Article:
Norway’s deeply troubled Christian Democrats Party became a shadow of its former self in the recent election, winning just 3.8 percent of the vote and only three seats in Parliament. The party may, however, find that a new Labour-Center government can be an interesting partner and path to revival.
The Christian Democrats, under former leader Knut Arild Hareide, nearly toppled now-outgoing Prime Minister Erna Solberg’s conservative coalition in 2018. Hareide, provoked by Solberg’s right-wing partner the Progress Party, openly wanted to cooperate with Jonas Gahr Støre’s Labour Party instead of Solberg’s side. Støre himself is generally more conservative than earlier Labour leaders have been, and Christian as well. Støre’s wife, Marit Slagsvold, was even recently ordained as a pastor in the Norwegian Church. Hareide argued mostly, however, that the two parties’ politics and values were more in line with one another.
Amidst a dramatic split within the Christian Democrats, though, they ended up sticking with Solberg and actually joining her government. Hareide lost his leadership role to Kjell Ingolf Ropstad and the party stayed on the conservative side of Norwegian politics.
Now Ropstad has himself fallen from grace, resigning on September 20 as both the Christian Democrats’ leader and from his already-short-lived ministerial post after he was found to have exploited the Parliament’s generous commuter housing benefit and actively tried to cut his own tax bill. Ropstad basically lived at taxpayers’ expense for more than 10 years, and simply apologizing for that wasn’t enough.
Ropstad’s offenses couldn’t have come at a worse time for the Christian Democrats, which once held the prime minister’s post in earlier government coalitions. With media reports flying about Ropstad’s role in what’s become an ever-growing scandal over politicians’ benefits and compensation, his party didn’t even win enough voter support to qualify for full representation in Parliament. By falling below the important 4 percent mark, their number of seats in Parliament fell from 10 in 2013 to just three heading into the new session.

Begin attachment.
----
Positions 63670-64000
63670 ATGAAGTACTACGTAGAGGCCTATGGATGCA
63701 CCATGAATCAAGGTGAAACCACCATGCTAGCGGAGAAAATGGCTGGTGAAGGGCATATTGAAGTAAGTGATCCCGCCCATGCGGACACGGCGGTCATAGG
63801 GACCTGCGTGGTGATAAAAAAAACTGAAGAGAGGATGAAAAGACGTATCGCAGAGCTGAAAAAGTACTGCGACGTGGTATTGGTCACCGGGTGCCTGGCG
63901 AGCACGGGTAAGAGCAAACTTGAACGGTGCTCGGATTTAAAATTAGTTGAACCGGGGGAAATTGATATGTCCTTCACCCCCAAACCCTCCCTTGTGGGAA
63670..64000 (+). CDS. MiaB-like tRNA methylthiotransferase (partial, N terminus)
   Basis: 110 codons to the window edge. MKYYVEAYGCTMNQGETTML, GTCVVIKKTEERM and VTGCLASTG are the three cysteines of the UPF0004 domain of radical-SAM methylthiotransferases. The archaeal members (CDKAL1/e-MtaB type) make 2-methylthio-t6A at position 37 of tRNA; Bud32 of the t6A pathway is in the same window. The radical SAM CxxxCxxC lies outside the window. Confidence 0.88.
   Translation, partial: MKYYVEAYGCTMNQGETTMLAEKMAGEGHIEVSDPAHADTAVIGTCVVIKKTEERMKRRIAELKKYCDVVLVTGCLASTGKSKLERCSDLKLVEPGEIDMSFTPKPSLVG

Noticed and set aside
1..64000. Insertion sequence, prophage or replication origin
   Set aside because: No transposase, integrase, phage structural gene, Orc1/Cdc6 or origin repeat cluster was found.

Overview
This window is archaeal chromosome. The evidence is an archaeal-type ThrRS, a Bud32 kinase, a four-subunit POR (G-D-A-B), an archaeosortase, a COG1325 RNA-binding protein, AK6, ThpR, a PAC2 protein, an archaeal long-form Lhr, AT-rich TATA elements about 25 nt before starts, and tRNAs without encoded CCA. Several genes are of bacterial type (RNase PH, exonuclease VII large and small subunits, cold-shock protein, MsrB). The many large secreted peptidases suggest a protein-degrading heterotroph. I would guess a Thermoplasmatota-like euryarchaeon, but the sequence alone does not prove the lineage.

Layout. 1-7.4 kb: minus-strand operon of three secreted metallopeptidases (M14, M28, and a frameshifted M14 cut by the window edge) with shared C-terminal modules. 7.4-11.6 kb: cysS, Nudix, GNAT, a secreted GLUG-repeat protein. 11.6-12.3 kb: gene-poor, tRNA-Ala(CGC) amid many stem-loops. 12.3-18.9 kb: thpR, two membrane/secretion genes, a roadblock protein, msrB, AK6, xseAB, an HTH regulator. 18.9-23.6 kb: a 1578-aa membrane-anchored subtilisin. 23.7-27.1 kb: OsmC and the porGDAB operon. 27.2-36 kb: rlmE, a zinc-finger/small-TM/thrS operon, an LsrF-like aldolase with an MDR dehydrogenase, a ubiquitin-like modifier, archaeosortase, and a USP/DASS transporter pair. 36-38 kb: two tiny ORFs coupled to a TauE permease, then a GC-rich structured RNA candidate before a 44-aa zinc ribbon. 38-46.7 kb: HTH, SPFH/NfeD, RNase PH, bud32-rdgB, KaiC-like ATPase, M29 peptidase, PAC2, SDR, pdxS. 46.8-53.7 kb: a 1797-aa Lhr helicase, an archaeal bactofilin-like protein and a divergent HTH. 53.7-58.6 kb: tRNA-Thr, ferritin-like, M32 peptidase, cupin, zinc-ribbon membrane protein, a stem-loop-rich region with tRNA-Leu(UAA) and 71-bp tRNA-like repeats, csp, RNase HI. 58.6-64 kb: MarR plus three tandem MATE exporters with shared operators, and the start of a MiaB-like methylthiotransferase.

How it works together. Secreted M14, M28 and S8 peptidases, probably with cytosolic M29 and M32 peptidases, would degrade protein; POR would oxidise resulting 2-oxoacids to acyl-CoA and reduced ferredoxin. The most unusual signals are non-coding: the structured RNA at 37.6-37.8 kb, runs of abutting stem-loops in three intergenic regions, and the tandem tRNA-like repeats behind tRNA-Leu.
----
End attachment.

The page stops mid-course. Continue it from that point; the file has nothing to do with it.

Ropstad had already been among the three Christian Democrats elected to Parliament on September 11, though, so he’ll keep his seat. The party must, however, elect a new leader, bound to be one of its two others holding a seat in Parliament: Olaug Bollestad or Dag Inge Ulstein.
With the party itself down in the dumps, and even written off as irrelevant by several political commentators, debate over its future and profile in Norwegian politicis has risen. Newspaper Aftenposten editorialized that the party is in its worst crisis ever: “Strangely enough, it seems the Christian Democrats lack any meaning in life.” Newspaper Klassekampen also noted that not only does the party need to find a new leader, “it needs to find itself.”
Young party members favour Ulstein as a new leader who could expand interest in the party beyond its “Bible belt” territory in southwestern Norway. Ulstein is from the Bergen area, north of the Agder/Rogaland regions where most of the Christian Democrats’ traditional constituency lives.
That’s what’s suddenly putting the party in play. Shifting from the conservative side to the left-center side could revive its fortunes. It could also be more pragmatic, since the Christian Democrats back the Center Party’s core issues like agriculture subsidy and support for outlying districts. The Christian Democrats also aren’t quite as “Christian” as some other newer, smaller and far more conservative parties like De Kristne. Commentator Helge Simonnes noted how De Kristne grabbed 0.4 percent of the vote, “not much, but enough to push the Christian Democrats under the limit for full representation in Parliament.”
Few argue that the party needs to be modernized. Either a shift to the left-center side or reinforcement of its traditional centrist role may help. “It will be important for the party in opposition to have its own profile and not be part of either the right- or the left side,” Ida Lindtveit Røse, who took over Ropstad’s ministerial role when he was out on paternity leave in May 2020.
At the very least, a new profile could help make the party more relevant again prior to the next election in 2025. After SV pulled out of left-center government talks, Labour and Center will need all the support they can get in Parliament to form a majority.